The Detection Club: Ask a Policeman

Title: Ask A Policeman
Author: John Rhode, Helen Simpson, Gladys Mitchell, Anthony Berkeley, Dorothy L. Sayers, Milward Kennedy

Lord Comstock is a barbarous newspaper tycoon with enemies in high places. His murder in the study of his country house poses a dilemma for the Home Secretary. In the hours before his death, Lord Comstock’s visitors included the government Chief Whip, an Archbishop, and the Assistant Commissioner for Scotland Yard. Suspicion falls upon them all and threatens the impartiality of any police investigation. Abandoning protocol, the Home Secretary invites four famous detectives to solve the case: Mrs Adela Bradley, Sir John Saumarez, Lord Peter Wimsey, and Mr Roger Sheringham. All are different, all are plausible, all are on their own – and none of them can ask a policeman… 

This is a collaboration of six members of the Detection Club. John Rhode introduces a case – the murder of an unlikeable newspaper editor with several high-profile suspects – and Gladys Mitchell’s Mrs Bradley, Helen Simpson’s Sir John, Dorothy Sayer’s Lord Peter and Anthony Berkleey’s Roger Sheringham all investigate and offer a solution. Milward Kennedy then wraps it all up. Except there’s a little twist: the writers don’t write the chapter about their own detective but someone else’s. So Mitchell writes Sir John, Simpson Mrs Bradley, Sayers Roger Sheringham and Berkeley Lord Peter.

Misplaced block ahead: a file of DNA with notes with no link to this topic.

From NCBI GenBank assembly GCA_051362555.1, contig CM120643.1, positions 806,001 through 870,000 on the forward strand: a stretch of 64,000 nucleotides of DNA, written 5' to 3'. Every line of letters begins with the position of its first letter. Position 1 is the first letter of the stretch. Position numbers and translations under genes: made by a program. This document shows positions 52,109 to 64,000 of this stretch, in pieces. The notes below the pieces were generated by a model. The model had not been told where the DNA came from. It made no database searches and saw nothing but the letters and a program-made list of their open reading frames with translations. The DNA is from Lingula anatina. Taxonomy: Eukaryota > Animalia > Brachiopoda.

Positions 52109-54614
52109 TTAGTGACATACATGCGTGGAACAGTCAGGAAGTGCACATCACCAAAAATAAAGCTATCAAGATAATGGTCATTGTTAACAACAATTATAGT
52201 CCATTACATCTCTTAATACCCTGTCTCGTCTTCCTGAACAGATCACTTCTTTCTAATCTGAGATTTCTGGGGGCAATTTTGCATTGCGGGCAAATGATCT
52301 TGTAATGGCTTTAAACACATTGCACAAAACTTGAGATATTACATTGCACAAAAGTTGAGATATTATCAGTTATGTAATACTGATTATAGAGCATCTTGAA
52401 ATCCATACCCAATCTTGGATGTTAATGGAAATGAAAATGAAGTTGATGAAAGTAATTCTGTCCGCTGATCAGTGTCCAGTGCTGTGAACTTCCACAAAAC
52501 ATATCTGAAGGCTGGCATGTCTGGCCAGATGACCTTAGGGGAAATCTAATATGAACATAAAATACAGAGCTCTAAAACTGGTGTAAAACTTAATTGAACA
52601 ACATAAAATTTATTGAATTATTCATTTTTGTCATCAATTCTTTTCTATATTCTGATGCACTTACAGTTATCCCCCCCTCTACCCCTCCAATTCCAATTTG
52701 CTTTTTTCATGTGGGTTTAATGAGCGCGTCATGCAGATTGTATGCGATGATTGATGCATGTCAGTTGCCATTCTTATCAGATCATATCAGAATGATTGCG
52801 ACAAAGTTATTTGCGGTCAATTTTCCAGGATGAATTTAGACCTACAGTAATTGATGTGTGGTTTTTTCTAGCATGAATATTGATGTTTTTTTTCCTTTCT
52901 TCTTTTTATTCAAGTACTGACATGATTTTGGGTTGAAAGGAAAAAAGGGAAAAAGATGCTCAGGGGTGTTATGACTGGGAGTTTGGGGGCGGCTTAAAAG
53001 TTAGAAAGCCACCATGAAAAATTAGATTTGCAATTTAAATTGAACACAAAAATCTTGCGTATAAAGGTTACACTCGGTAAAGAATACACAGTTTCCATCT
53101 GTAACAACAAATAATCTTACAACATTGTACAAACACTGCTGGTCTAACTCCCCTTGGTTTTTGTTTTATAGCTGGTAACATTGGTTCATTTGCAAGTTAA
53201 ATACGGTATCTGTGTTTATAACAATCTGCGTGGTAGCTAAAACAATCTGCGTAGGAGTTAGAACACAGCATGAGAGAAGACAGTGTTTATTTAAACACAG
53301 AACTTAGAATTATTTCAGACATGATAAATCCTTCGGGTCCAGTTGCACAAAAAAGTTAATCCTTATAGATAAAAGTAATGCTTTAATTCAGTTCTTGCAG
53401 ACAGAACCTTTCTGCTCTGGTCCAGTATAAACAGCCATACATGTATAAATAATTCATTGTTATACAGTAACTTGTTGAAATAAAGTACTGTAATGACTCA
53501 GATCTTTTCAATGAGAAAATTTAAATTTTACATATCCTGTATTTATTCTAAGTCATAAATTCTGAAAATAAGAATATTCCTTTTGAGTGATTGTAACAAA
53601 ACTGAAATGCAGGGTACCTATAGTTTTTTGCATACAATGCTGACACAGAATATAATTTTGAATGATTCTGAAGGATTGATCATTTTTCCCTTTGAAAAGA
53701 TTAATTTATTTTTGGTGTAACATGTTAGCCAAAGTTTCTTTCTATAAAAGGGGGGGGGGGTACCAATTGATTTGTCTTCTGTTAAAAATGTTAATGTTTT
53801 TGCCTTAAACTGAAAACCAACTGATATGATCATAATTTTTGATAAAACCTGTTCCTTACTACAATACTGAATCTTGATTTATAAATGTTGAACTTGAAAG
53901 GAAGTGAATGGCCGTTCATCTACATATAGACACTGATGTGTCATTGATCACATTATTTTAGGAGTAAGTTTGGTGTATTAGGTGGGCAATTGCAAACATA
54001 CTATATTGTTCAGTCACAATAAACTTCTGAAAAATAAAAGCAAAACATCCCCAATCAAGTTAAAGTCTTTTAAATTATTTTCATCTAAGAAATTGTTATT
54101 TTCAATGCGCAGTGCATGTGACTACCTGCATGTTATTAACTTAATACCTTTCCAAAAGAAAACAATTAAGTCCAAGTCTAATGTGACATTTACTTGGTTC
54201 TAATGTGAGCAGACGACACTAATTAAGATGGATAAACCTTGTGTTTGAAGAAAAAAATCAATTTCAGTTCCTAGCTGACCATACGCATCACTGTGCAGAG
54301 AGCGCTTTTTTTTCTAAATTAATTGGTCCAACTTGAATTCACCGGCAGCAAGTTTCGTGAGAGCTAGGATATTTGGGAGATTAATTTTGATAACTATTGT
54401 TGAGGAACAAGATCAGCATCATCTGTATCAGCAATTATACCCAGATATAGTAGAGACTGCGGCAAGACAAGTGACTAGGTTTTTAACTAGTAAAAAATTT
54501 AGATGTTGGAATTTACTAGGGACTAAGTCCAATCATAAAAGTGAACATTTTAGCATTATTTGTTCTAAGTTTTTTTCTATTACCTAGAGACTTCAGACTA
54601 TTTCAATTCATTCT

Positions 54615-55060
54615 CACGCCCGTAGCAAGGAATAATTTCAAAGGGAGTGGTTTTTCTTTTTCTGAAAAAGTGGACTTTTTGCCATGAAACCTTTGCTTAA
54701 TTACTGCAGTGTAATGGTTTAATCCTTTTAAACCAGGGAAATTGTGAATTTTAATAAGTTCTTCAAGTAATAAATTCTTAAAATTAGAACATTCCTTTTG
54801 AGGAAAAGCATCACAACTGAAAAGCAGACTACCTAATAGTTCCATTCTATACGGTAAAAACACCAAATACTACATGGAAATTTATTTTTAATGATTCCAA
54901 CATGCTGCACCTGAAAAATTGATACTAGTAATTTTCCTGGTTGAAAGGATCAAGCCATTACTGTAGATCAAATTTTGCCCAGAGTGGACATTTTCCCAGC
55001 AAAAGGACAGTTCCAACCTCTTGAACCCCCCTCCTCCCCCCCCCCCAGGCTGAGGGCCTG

Martin Edwards promises us in the introduction that this leads to a fun mixture of mystery and parody. And the idea is undoubtedly nice but the first problem for me is…that I’ve only read Sayers and Berkley before. I never read anything by Mitchell or Simpson and so I couldn’t enjoy the parody parts of those stories, except occasionally getting the vague feeling of this odd behaviour is probably a riff on one of the character’s quirks. I do know Sheringham (admittedly not that well) but I did find his chapter funny. I know Lord Peter much better and admittedly like him a lot, so perhaps I’m slightly less inclined to enjoy reading about him being mocked but it’s not that I think Peter is too great to be made fun off. Only that Berkeley goes for the very cheap shot (haha, look how posh he is) and that doesn’t carry through a whole story (I guess each one is somewhere between long short story and short novella).

So with the parody falling somewhat flat for me that leaves the mystery and well – a story like this is inevitably going to end up being very constructed. Not that other golden age mysteries aren’t but the whole set-up of this story really ramps it up to 11 and I also wasn’t the biggest fan of that.

In the end, I think that the whole round-robin style mystery is a fun idea but not one that really works for me. Even if everybody had written their own detective it still would have been a really over-the-top constructed mystery and that’s just not my thing.